• Dan Vis

    Thanks for the thoughtful piece. Have just started reading your blog and find it quite worthwhile. 🙂 One issue with your main point however is that the difference between ordaining women ministers and ordaining men without a degree is that there is zero theological objection to the latter. That makes the former issue of compliance more serious.

    While we may have no official position on women’s ordination in our fundamental beliefs, the vast majority of the arguments against it at the general conference were in fact theological. And whether people voted against WO because they opposed it theologically, or just saw it as theologically ambiguous at best, the issue WAS inescapably theological.

    The absence of a position on WO in our fundamental beliefs (ie, voted by the world church) is hardly an endorsement for it. For my two cents, the world church is right to not move forward until the theological issue is resolved first. And no union should move forward until that has happened either. It seems these unions are the ones “attempting to bring in a new fundamental belief through the side door”. Not those arguing we should stay together until the church has clearer light.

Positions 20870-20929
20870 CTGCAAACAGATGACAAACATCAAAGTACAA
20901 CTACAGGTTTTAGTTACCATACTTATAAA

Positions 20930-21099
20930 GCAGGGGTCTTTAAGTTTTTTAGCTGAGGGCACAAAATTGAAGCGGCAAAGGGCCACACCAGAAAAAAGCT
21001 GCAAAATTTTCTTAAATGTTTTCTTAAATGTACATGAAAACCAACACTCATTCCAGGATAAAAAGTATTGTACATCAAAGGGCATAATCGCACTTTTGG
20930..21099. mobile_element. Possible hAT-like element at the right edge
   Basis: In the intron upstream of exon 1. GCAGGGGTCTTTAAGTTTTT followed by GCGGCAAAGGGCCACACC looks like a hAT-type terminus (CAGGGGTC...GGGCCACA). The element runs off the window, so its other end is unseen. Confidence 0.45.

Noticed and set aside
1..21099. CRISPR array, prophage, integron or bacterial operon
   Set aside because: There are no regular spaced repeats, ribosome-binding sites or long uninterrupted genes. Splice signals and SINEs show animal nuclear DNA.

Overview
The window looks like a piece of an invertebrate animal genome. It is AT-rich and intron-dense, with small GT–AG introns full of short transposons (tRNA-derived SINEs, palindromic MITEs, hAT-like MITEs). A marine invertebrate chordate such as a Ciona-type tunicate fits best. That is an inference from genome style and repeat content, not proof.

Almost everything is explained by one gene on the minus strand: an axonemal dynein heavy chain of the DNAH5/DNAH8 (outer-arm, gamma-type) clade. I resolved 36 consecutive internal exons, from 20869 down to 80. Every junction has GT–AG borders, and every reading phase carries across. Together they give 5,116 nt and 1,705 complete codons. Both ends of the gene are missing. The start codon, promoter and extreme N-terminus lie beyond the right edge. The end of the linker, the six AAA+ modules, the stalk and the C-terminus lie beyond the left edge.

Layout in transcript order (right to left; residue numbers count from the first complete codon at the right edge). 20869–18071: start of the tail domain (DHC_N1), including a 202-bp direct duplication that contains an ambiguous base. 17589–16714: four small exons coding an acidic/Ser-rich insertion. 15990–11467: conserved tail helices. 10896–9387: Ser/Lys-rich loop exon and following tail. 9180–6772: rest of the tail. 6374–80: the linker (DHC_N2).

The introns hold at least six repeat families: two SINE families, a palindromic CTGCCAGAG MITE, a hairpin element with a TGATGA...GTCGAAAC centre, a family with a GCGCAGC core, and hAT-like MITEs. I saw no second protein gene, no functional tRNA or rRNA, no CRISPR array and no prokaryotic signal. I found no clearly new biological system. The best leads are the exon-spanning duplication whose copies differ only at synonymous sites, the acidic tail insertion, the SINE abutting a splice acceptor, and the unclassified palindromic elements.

• Thanks for sharing your thoughts Dan (and welcome to the blog)! I didn’t want to bring theology into the mix because as the document (and the chair at the Annual Council meeting highlighted), the issue on the table was policy driven, not theological.

      Therefore, the “yes” vote yesterday means that the rubric for compliance is based on policy, not theology. So, my argument is that conferences that hire pastors with no education, or deviate from GC financial polices, should be also worked with to bring them into compliance just like conferences who ordain women.

      If however, the issue that is singled out is the ordaining of women, it will be evident that the disagreement is not policy or polity, but theology (as you’ve rightly said). At this point, we’ll be back to square one, lol. We’ll see what happens.

  • Stewart Pepper

    It seems the church’s policy on not ordaining someone until such time as they have a degree would be as difficult to defend Biblically as not ordaining women. This kind of policy, although it may have been well-intended, is precisely why we have been counseled to grant unions a large portion of autonomy and latitude concerning ministerial hires and ordination. If all of the dictates come from the top in a one-size-fits-the-whole-world manner, you can bet the effectiveness of the work will be greatly diminished.

    • Yes, we don’t know the unintended consequences that await the church. Still, I’m looking to Jesus as the author and finisher of this work. I remain hopeful. Thanks!